Boost Your Credibility with Timely Responses

Linda Dulye's picture
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StopwatchTechnical organizations typically have service-level agreements – or SLAs – for delivering a completed product or service in a specific amount of time, or the amount of “uptime” for business-critical systems such as email.

When a member of your staff provides feedback, when can they expect follow-up from you? In other words, what’s your response-time SLA?

We think a response time of two days shows urgency and respect for the person providing the initial feedback.

Anything longer and you’ll lose credibility and give the impression you don’t value feedback. Here are a few tips to keep in mind when preparing to follow up:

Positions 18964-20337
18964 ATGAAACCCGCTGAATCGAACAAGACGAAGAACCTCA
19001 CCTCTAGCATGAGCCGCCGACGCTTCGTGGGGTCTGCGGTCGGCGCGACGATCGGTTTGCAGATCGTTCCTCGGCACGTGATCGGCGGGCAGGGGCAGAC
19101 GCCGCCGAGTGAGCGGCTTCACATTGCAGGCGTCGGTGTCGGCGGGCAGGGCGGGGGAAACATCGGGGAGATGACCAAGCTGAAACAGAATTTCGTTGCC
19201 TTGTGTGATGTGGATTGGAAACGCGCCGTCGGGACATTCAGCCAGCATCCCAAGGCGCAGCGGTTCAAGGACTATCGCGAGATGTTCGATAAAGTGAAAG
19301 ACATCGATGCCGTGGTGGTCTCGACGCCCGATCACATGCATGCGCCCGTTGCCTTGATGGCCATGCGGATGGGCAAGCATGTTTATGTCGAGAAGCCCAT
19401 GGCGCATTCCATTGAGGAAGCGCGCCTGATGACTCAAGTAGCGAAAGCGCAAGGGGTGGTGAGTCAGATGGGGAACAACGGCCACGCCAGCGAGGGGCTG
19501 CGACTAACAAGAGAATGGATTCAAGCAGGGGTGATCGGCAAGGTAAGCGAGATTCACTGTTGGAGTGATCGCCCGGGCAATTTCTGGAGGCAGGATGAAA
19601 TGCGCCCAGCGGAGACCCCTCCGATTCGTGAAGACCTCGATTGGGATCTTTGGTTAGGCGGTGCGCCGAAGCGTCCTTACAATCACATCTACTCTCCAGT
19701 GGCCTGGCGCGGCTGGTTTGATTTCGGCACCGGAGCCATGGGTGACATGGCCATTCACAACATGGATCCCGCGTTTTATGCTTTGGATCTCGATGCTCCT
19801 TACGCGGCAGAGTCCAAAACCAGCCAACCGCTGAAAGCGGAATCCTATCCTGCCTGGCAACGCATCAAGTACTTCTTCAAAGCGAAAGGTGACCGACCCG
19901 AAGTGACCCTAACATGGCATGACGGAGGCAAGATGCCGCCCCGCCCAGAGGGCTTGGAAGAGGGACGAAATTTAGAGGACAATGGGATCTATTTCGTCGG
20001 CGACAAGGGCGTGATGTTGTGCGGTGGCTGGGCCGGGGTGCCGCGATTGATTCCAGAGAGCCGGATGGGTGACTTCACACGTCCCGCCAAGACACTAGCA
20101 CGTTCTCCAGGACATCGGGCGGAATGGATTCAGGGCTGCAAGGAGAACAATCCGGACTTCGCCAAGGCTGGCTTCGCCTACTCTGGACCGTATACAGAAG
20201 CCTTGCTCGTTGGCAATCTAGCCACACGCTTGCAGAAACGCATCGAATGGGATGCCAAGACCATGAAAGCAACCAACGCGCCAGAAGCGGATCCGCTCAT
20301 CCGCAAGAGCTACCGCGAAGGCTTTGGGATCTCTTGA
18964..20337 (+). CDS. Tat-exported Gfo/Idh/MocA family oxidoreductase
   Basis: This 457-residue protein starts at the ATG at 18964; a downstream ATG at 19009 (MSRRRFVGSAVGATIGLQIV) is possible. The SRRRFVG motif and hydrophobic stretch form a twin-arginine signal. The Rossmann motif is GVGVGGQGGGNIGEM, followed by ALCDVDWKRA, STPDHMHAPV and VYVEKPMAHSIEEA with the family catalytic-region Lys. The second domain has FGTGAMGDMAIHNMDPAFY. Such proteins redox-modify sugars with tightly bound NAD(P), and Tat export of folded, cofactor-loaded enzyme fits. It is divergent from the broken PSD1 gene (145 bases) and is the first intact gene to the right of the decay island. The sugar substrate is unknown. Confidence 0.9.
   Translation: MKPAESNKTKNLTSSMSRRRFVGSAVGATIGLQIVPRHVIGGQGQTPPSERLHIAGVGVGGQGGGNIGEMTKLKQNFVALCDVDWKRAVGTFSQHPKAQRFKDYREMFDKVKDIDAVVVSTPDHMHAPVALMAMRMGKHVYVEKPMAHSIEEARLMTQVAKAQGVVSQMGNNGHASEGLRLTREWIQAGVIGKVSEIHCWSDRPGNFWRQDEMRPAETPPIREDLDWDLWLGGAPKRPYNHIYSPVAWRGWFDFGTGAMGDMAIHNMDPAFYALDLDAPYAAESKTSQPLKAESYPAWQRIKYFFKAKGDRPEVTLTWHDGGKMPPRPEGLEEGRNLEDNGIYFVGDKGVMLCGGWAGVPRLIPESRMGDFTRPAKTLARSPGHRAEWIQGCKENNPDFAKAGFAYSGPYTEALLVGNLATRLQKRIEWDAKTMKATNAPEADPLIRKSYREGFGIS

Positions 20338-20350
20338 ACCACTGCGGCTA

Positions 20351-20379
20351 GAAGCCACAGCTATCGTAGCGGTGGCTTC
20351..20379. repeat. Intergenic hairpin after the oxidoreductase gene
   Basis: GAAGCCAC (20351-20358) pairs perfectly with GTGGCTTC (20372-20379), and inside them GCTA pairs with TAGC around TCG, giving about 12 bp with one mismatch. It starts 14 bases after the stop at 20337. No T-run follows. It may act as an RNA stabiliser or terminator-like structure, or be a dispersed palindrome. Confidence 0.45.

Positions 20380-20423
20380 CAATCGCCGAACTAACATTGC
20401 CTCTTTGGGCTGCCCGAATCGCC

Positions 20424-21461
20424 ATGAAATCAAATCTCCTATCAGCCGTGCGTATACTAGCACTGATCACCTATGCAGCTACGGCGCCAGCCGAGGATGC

• Communicate directly what your follow-up time frame is when conducting team meetings, one-on-ones with staff, or even a quick hallway exchange. When you receive an email comment or suggestion, reply as quickly as possible with your expected response time.

 

  • If follow-up actions take longer than expected, personally circle back by phone, face-to-face or email, and explain why. By doing so, you reinforce that you haven’t forgotten about their feedback or question, and reset expectations.

     

  • Sometimes an idea or recommendation surfaced by a team member isn’t the right thing to do. In these situations, follow-up personally with them and explain why.

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For more insights on 2-way communications, read the latest issue of our newsletter, Spectator-Free Workplace.

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